India’s Saffron king


Narendra Modi has done it again. If recent state elections in Uttar Pradesh are anything to go by, he is here to stay. For the time being, at least, Pakistan would do well to become accustomed to the idea. From the beginning of the Modi premiership, Indo-Pak relations have been more than a little bumpy. His decision, shortly after coming to power, to dash over to Kabul to attend Afghan President Ashraf Ghani’s inauguration ceremony meant Islamabad viewed him with suspicion from the very start. Two years later came a small victory for Pakistan with deepening economic links to China.
We can expect more of the same, especially in terms of both powers continuing to jockey for regional influence while courting different players to outmanoeuvre each other. Such as India’s successful wooing of Iran to develop the Chabahar port, close to the Iranian-Pakistani border. The deal was signed the same year that the economic corridor with China became partially operational with the official opening of the Gwadar port project. China is said to have quietly warned India against potential sabotage. In return, Beijing has started bandying around the term “Pakistan-occupied” Kashmir.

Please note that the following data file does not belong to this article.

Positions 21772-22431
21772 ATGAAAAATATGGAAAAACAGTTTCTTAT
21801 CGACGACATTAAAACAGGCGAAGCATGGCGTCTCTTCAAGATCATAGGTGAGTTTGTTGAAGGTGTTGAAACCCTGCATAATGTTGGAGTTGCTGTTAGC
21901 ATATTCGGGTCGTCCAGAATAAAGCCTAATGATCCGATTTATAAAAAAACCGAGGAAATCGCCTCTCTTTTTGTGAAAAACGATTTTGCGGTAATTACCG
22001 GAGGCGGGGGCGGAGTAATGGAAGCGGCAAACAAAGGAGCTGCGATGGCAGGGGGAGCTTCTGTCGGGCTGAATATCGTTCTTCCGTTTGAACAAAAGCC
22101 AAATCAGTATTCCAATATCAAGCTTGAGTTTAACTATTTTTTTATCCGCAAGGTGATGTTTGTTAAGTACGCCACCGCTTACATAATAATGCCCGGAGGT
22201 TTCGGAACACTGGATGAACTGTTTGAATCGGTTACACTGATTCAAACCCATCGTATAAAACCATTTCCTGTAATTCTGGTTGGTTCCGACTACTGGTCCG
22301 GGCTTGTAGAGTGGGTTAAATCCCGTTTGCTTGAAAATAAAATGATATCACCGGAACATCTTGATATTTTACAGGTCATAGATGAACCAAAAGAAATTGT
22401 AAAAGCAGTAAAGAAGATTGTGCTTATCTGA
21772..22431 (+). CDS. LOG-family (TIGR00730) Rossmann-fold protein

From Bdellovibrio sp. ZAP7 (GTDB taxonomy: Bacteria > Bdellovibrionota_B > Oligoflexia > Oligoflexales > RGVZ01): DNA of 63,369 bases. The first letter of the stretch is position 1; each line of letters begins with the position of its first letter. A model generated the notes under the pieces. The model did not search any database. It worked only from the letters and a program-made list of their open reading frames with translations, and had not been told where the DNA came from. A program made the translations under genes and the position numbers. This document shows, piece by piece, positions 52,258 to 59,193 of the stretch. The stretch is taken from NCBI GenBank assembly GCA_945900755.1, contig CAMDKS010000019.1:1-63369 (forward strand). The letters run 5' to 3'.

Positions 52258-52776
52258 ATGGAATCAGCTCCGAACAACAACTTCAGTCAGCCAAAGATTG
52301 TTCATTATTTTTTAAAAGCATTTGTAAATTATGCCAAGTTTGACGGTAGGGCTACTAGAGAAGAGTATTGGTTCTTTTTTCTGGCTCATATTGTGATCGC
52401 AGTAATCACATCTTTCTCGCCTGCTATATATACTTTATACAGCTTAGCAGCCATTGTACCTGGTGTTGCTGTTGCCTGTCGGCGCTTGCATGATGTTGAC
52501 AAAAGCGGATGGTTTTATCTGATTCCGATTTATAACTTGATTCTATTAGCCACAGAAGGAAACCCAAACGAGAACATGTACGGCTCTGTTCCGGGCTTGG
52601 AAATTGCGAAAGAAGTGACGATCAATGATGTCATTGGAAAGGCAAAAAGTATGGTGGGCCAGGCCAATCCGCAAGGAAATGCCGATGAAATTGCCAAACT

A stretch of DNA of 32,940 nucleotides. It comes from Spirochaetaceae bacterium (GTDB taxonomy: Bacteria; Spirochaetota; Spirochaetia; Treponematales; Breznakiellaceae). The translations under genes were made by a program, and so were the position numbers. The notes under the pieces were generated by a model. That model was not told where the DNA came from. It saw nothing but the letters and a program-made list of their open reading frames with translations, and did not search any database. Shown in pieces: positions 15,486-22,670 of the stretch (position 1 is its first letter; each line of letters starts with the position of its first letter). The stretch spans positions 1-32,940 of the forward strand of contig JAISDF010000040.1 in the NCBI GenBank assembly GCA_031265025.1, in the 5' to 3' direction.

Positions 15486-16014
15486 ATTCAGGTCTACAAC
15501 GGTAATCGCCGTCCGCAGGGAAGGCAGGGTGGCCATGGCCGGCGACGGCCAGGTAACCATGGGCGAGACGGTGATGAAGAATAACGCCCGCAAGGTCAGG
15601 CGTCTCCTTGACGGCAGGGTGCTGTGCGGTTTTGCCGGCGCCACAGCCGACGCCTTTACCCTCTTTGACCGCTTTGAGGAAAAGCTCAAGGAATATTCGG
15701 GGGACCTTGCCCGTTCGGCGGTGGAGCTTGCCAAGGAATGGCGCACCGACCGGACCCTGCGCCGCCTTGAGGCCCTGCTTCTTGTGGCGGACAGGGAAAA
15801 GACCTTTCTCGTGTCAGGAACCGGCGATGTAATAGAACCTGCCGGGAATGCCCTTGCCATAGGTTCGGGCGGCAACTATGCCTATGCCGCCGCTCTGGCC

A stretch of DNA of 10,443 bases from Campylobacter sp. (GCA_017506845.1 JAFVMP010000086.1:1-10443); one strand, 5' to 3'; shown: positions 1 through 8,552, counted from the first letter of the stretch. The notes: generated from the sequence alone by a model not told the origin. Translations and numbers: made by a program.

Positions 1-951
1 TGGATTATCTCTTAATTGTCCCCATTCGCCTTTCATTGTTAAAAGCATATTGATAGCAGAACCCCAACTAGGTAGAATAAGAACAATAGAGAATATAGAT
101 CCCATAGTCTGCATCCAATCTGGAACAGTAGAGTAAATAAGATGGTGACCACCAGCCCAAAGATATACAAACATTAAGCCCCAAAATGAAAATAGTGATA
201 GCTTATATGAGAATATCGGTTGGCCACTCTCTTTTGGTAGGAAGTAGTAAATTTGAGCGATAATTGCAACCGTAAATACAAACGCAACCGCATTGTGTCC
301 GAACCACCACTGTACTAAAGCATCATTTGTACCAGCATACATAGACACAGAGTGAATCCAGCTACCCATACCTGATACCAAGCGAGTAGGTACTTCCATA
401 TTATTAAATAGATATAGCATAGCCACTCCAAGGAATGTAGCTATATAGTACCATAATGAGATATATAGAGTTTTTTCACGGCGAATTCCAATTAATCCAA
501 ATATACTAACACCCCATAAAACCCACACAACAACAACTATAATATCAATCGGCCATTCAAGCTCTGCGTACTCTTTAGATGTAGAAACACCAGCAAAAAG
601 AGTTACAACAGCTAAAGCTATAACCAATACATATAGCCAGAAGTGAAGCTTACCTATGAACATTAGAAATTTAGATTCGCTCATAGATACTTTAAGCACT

Despite Modi’s impromptu visit to Pakistan in 2015 — which saw our prime minister breach all protocol and go personally to the airport to receive him — India, under his stewardship, has engaged in what may be described as an overall more aggressive foreign policy towards Pakistan. Most notable has been the way the Indian premier is relentlessly seeking to recapture the narrative on Kashmir. Deflecting widespread and documented evidence of human rights abuses in Indian-held Kashmir, he has opted to ‘internationalise’ the Balochistan issue with his framing of the Baloch separatist groups as freedom fighters.
Pakistan, for its part, has faced problems in reining in the militant groups that continue to launch cross-border attacks from within its borders. Indeed, just a week after Modi’s surprise Lahore visit, Jaish-e-Mohammad militants attacked an Indian Air Force base in Pathankot. Nevertheless, things are looking up. At the beginning of the year, Pakistan arrested Hafiz Saeed, head of Jamaatud Dawa — the rebranded jihad outfit Lashkar-e-Tayabba — believed to be behind the Mumbai attacks. Whatever led to the timing, whether the arrival of a new COAS or a new American president played a pivotal role — the move can only be a good thing in terms of pushing forward with the Indo-Pak bilateral relationship.